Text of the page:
Todd, actually, that's what I'm trying to test out. And it is something the web page Roberta sent did not directly address. Today, IS Mace Ranch considered successful?

I would like so much to talk with people who have input on that.

Overall with Frank Ramos annexation of Mace Ranch area, I can totally see how that land development went against what our voters, commissioners and council members wanted at the time for slow growth, and that seems to be a fact. I can see that IS a reason to be upset. Also, I read that certain positive project features that were initially proposed were removed by the time the City agreed to accept the project at risk of losing it to the county.

But now, 33 years later, who has written an account of the progression? I'd love more resources.

Roberta L. Millstein

Aaron, so let me get this straight.... when the people of Mace Ranch, who have the most to lose from DiSC in terms of traffic to their already impacted streets, are given the ridiculous promise that 12,000 additional car trips a day won't make traffic worse, they should go along with that, knowing that promise is likely to be broken (knowing that it can't really be kept and that this developer has a history of breaking promises), on the assumption that 33 years from now someone might be live DiSC and not be unhappy? Because that sounds like the argument that you are making. Not exactly a ringing endorsement for a vote.

Ron O

I say that each resident (not just those at DiSC) should own two vehicles, to get the full $800:

That oughta help.


Aaron, Mace Ranch is suburbia with some off-street bike paths to help kids get to two elementary schools and one junior high, and some buses focused on those with university destinations. Lots and lots of lawns, some parks, a private lake. I lived there for most of a year, and based on my experience neighbor-to-neighbor nice things are far less then in other neighborhoods I've lived in here that are much closer to Downtown.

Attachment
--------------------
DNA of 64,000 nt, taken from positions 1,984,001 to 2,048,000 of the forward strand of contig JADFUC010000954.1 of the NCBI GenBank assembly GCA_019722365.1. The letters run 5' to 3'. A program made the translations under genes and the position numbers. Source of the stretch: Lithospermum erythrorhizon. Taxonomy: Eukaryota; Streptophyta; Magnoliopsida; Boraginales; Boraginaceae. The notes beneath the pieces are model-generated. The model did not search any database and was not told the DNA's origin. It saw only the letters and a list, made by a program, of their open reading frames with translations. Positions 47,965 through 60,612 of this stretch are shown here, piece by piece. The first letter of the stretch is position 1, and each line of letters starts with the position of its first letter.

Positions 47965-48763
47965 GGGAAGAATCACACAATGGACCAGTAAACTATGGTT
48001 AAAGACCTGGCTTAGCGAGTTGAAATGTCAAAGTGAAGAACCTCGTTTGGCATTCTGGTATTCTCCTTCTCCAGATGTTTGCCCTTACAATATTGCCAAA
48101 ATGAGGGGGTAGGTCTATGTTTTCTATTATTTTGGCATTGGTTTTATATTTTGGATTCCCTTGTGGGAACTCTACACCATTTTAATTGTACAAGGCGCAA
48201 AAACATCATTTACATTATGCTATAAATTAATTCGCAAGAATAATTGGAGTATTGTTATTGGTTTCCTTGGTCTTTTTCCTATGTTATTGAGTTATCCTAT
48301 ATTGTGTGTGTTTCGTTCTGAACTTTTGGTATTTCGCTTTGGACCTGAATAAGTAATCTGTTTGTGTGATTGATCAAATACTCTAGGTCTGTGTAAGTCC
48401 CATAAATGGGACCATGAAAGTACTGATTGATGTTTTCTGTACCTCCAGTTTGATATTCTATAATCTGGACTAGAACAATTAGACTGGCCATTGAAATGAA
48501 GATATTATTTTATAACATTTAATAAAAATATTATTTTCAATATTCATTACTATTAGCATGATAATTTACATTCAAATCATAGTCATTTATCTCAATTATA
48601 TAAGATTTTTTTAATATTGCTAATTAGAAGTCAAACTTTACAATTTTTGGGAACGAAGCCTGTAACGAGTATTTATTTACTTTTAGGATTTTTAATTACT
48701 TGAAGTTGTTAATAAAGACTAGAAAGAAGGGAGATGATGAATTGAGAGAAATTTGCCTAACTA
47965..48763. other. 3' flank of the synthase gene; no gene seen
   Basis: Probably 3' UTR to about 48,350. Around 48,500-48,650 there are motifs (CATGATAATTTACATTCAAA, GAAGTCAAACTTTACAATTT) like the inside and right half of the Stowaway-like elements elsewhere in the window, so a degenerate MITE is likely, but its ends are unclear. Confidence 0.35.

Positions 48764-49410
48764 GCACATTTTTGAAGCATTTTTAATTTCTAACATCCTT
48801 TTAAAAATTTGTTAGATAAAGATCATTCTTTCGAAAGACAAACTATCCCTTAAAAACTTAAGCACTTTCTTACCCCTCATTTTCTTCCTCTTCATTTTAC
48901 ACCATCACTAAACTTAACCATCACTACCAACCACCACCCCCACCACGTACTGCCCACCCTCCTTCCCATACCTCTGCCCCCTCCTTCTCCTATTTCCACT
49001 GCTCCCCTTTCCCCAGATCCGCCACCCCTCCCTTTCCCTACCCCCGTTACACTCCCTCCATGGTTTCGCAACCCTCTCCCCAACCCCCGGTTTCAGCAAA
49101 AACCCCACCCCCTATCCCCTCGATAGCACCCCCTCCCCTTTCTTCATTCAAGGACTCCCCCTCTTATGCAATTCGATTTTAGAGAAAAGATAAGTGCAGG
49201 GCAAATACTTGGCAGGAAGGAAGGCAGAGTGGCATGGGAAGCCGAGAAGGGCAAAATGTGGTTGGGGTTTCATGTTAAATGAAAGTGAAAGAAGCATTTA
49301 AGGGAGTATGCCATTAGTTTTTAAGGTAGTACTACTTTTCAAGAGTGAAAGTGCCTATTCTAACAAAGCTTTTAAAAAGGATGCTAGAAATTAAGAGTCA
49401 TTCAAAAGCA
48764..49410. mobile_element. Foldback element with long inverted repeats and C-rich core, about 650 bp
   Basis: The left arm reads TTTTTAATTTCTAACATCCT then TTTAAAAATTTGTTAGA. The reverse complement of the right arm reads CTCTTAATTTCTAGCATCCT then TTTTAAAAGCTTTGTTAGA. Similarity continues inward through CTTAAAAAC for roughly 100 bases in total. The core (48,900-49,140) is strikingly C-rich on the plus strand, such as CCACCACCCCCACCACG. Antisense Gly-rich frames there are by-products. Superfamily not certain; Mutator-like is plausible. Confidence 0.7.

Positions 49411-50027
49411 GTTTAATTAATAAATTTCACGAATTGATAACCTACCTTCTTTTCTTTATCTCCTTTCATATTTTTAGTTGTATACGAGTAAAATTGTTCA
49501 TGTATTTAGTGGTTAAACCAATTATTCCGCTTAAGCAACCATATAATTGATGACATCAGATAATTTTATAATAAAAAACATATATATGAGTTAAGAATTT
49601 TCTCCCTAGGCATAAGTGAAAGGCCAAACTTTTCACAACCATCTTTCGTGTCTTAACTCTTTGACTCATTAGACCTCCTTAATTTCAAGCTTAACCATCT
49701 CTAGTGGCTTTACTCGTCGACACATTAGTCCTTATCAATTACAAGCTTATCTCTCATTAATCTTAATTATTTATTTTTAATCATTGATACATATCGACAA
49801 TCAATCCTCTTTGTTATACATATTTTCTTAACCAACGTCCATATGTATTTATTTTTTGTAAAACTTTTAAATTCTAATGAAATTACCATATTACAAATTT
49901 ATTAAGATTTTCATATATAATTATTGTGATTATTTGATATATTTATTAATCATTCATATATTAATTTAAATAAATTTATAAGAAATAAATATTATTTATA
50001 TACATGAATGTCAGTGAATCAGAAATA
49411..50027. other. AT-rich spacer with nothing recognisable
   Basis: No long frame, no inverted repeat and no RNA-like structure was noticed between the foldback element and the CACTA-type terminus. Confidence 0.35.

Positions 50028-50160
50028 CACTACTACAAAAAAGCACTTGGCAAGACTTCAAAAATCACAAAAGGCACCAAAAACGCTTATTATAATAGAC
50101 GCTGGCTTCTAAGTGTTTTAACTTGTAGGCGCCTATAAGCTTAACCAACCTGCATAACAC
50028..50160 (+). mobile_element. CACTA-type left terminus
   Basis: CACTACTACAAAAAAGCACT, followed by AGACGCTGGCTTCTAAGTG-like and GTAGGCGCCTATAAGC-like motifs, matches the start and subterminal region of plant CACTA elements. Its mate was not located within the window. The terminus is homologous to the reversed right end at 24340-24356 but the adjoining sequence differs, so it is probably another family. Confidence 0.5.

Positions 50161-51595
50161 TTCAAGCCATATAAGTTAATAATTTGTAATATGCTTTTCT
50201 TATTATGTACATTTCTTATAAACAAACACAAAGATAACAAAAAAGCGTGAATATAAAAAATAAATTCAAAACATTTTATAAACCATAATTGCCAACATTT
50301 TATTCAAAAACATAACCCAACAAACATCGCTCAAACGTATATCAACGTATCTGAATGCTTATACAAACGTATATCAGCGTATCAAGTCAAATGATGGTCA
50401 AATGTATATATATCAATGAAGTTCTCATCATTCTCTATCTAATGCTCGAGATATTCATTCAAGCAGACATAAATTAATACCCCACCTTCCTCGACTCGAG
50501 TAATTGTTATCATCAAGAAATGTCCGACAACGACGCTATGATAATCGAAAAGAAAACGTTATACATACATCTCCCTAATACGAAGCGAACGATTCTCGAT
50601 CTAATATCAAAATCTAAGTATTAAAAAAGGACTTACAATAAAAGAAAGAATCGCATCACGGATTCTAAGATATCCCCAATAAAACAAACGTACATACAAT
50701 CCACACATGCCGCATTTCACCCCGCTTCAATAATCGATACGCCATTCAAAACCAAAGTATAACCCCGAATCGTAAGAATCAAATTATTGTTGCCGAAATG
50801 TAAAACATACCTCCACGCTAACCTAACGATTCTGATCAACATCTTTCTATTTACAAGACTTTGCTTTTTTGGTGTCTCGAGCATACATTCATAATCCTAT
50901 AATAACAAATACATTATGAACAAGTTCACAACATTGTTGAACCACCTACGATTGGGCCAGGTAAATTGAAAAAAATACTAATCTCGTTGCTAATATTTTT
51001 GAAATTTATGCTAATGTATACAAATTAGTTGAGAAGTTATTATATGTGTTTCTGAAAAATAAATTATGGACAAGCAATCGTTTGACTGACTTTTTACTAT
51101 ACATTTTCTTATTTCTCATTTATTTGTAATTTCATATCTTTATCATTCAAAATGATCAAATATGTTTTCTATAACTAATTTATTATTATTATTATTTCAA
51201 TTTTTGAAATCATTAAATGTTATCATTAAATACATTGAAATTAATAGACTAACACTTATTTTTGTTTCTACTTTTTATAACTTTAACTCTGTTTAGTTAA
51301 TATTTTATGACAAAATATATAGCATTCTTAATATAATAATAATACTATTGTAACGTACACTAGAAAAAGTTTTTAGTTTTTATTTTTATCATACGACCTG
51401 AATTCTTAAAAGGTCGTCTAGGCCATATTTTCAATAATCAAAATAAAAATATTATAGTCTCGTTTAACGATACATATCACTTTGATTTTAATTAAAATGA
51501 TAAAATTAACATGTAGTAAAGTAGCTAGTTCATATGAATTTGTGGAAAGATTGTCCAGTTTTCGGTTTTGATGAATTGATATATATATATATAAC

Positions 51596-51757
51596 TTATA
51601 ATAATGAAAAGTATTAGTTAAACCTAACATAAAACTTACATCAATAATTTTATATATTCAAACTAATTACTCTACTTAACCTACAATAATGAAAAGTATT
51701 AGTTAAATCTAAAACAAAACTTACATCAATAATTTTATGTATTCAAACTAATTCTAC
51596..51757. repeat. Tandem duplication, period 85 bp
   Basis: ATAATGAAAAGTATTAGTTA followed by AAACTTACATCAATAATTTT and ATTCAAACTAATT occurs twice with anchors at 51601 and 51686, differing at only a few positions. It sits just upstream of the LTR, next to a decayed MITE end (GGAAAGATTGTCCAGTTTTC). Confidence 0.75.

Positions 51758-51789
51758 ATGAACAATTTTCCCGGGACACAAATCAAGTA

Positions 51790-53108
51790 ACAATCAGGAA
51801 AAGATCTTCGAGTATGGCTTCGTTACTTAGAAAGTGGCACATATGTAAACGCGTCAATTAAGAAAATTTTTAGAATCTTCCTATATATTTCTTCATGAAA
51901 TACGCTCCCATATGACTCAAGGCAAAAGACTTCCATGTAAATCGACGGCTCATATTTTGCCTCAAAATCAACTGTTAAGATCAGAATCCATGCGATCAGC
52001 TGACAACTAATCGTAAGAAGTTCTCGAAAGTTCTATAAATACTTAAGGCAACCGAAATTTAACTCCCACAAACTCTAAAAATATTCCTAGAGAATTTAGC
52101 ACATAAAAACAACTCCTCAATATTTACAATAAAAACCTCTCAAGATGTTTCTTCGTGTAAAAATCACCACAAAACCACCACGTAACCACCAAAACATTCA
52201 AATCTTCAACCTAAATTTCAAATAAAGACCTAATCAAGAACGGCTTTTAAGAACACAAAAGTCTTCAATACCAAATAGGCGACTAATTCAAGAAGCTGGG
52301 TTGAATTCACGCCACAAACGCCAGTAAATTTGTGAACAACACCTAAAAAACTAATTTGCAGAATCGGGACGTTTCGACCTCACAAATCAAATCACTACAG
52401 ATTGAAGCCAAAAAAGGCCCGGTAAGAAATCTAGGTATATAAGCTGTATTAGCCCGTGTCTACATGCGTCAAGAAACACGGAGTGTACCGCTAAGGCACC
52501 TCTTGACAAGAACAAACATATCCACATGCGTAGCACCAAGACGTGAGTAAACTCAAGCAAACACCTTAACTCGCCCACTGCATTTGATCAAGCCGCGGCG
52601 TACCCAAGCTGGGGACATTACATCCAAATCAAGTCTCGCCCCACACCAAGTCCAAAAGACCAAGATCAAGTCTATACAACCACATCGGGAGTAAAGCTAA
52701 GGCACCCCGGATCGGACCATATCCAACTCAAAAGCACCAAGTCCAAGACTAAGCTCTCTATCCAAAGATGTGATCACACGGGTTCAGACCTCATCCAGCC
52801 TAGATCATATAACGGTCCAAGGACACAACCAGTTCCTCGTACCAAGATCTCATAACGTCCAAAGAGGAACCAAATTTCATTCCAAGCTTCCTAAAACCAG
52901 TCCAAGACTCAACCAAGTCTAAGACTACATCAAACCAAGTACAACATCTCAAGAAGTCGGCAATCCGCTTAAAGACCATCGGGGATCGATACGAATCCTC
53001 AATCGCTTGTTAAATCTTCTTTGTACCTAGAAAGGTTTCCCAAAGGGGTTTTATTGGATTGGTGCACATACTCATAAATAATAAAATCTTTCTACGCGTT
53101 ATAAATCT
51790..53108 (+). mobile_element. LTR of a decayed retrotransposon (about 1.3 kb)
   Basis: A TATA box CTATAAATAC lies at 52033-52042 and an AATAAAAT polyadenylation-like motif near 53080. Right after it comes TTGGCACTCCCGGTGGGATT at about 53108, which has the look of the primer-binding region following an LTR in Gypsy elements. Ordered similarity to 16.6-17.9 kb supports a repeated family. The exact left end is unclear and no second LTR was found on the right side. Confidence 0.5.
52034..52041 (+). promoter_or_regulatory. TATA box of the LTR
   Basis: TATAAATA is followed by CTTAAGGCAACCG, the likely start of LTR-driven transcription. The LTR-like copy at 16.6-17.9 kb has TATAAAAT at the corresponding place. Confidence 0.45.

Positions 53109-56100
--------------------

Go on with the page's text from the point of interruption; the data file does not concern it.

There's much "Davis" about it, aside from local child-focused bike network which doesn't get kids on their own to an ice cream cone like the ones available in Downtown, or even - for older kids - directly to the closest nice supermarket to help with shopping. (Not being a snob about Target... but clearly a lot of people favor Nugget over it).

I am not equipped to do a financial analysis.

Aaron Wedra

Thank you for the input folks. Yes, Roberta, in a funny way, that was my logic.

Oh and on the point that folks can't seem to find statements on DiSC from UCD, a retired UCD public relations person suggested to me that it's against UCD policy to be able to influence the outcome of such projects and they would not be legally able to make statements. Not sure if anyone else can verify whether or not that is the case here.

Roberta L. Millstein

I don't think that is quite correct, Aaron. E.g, from this interview with Chancellor May about the Nishi project:

TCA: I know the university has announced its support for the Nishi Housing project. What are your thoughts on the project?

GM: We have to be careful, because as a 501(c)(3) organization, we’re prohibited for campaigning for individuals or for campaigning for ballot measures, however we think this would be a useful thing for our students to have more housing. I think everyone can agree on that. We did enter into an MOU with the developer to put a roadway between downtown and the development, should the ballot measure pass. We are supportive and we hope it works out.

So, they can't campaign, but apparently they can make supportive statements -- which they did for Nishi but have not done for DiSC.

Colin  Walsh

In contrast to UCD's lack of involvement in DiSC, look at Aggie Square in Sacramento. This is what UCD partnering with Industry looks like.

There was a time 18 years ago that UCD wanted to build a project like Aggie Square in the West Village part of UC Davis, but Dan Carson and others sued the University and the University changed plans.